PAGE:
5 Effective Tips for Beating Nurse Burnout
By Jane Anderson, contributor
According to a survey by Harris Poll on behalf of CareerBuilder, 7 out of 10 nurses state that they feel the effects of nurse burnout in their current roles. Although 76 percent of workers claim job satisfaction, the increased patient load and stringent hospital regulations are taking their toll on employees’ health.
The patient ratio per nurse has increased, and unfortunately, the patient needs have increased as well. Minority Nurse Magazine states that poor management is one reason for nursing complaints.
Nurses are frustrated with a general lack of support and a failure to address problems on a timely basis. Many feel that inadequate leadership is a significant cause of nurse burnout and patient satisfaction issues.
5 Things You Can Do to Prevent Nursing Burnout
1. Learn to soothe yourself
One of the most important techniques we learn as a child is the ability to soothe ourselves. As an adult, you may need to experiment with several methods to find what works best for you. Meditation, journaling, tai chi and breathing exercises are all approaches that let you release tension from your mind and body. Practice mindfulness and concentrate on one thing at a time. Although nursing requires the ability to multitask, relaxation does not.
2. Take advantage of hospital technology
Sometimes it takes a while to embrace new practices. If your department has surveillance tools and tracking boards that will make your job easier, use them. Smartphones, tablets and other mobile devices let nurses get back to providing bedside patient care while keeping communication lines open.
3. Prevent nursing burnout with a good support system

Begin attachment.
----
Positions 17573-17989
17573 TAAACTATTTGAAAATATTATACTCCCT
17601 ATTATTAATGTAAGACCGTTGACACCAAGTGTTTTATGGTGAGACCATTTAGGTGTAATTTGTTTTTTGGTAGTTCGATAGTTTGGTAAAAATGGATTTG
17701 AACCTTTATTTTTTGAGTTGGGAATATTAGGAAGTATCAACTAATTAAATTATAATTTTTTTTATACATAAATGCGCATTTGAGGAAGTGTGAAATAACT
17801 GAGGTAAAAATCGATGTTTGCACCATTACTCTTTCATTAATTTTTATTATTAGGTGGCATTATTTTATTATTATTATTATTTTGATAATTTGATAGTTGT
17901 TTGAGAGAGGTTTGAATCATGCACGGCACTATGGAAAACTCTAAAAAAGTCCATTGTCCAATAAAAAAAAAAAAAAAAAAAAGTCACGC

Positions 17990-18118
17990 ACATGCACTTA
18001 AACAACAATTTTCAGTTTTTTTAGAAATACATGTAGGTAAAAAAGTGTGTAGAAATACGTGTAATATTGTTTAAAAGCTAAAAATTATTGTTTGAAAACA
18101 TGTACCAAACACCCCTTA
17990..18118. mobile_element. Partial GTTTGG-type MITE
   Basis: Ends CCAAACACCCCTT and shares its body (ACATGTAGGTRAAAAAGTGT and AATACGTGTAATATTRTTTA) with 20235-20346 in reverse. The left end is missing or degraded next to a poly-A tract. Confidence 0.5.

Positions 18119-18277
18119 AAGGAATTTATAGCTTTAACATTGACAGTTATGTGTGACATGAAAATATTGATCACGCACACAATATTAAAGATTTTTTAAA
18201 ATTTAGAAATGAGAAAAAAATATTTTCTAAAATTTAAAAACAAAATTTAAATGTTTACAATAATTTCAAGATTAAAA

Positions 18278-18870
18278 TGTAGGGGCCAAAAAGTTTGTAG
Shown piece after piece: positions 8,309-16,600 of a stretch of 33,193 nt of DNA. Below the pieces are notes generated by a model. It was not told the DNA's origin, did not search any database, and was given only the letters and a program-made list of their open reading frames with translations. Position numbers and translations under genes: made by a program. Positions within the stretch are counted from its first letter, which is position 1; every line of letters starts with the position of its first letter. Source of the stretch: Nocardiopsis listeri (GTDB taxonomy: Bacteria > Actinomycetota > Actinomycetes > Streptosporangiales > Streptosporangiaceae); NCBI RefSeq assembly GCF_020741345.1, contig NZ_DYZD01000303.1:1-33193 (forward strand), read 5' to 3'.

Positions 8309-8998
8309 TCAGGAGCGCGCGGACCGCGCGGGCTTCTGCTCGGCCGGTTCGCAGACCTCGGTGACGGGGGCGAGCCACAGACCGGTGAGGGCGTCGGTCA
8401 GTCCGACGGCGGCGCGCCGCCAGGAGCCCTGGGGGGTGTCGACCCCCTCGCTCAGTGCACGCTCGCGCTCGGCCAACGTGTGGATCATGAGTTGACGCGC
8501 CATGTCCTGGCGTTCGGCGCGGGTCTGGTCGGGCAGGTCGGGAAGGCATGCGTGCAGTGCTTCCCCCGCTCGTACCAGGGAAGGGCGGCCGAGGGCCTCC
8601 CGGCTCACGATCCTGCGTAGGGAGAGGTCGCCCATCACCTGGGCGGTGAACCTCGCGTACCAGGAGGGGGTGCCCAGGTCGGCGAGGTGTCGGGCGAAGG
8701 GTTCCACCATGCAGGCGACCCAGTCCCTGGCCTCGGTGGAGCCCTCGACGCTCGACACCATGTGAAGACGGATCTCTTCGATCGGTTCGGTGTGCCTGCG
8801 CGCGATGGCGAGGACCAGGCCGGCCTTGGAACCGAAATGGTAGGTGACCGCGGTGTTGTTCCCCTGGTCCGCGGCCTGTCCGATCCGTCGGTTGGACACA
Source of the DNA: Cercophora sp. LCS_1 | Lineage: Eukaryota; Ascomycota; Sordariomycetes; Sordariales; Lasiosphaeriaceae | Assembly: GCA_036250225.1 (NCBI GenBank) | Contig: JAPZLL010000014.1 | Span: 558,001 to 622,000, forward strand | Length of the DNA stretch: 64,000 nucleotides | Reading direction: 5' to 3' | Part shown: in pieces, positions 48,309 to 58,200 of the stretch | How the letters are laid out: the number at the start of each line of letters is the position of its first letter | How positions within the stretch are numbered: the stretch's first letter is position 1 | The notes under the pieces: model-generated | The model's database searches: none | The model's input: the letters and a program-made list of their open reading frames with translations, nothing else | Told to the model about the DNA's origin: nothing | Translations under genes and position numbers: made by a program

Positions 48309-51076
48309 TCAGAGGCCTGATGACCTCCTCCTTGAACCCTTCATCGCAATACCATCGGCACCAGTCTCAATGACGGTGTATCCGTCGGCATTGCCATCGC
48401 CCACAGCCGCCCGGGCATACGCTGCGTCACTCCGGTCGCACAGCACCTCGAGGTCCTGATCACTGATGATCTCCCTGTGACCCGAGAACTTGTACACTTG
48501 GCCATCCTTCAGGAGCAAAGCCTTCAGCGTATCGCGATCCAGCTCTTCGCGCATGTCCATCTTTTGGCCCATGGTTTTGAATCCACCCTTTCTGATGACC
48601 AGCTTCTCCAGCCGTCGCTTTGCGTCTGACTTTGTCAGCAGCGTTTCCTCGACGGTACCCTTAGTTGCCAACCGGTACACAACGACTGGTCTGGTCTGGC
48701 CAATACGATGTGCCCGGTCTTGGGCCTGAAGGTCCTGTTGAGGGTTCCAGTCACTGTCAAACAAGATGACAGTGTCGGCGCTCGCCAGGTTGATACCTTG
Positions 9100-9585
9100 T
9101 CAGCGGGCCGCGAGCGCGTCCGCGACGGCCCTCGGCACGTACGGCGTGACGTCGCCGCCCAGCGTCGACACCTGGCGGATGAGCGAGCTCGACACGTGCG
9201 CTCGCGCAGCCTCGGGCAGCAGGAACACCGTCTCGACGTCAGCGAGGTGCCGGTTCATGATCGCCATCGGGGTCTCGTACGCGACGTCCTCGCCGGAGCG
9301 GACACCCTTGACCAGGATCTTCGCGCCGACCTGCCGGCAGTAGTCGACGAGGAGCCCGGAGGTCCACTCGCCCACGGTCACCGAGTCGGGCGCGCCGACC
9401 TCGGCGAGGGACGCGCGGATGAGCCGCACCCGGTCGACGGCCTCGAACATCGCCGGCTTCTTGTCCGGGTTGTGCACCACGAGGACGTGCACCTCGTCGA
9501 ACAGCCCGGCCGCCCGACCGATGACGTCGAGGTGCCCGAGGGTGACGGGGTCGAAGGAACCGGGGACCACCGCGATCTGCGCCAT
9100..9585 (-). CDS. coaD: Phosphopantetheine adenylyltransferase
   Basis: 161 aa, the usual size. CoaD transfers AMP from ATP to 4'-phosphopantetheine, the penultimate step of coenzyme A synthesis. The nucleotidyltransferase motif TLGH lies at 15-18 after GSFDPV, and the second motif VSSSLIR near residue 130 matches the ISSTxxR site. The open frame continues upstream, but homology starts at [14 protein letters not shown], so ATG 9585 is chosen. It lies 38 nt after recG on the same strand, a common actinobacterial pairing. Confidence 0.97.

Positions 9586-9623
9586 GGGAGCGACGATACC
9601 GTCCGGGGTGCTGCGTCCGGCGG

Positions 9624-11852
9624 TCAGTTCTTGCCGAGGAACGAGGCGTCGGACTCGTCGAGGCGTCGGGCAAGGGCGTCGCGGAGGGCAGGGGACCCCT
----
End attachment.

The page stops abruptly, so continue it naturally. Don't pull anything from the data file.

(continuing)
Whether you want to vent after work or discuss problems with a licensed therapist, the act of sharing often helps to relieve stress. Friends and family do not need to be able to fix your problems; they just need to listen. Hospitals frequently have support personnel to call if you require more specialized help.
4. Put your health first
Many staff nurses feel they don’t have time for meals or breaks while at work. Then they leave work to care for children and manage a household and don’t have time for exercise or sleep. Eventually, the long hours and inadequate personal care lead to nurse burnout. As a nurse, your first patient is yourself; then you can take care of everyone else.
5. Change your environment
If you feel like you have lost your passion, maybe it’s time to change — not from nursing but from your current job. Travel nursing lets you continue your chosen career but in a completely different environment. You will learn new practices at each location, and you can share knowledge gained from previous assignments. American Mobile offers a list of dos and don’ts for aspiring travel nurses.
Are healthcare organizations attempting to prevent nursing burnout?
To combat the prevalence of nurse burnout, hospitals have started fighting back. There has been an increase in nursing residency programs that are aimed at educating and training new nurses before they ever hit the floor. This has resulted in improved confidence among young nurses and correspondingly less stress.
Some healthcare organizations have embraced ideas from the business world and incorporated stress reduction classes, relaxation spaces and support programs for their staff.
Since the most frequently cited cause of nursing burnout is patient overload, hospitals are looking at the nurse to patient ratio in hopes of coming up with a way to standardize this figure. Patient Safety and Quality, a handbook for nurses, explains in chapter 30 how nurse workload directly impacts patient satisfaction and safety.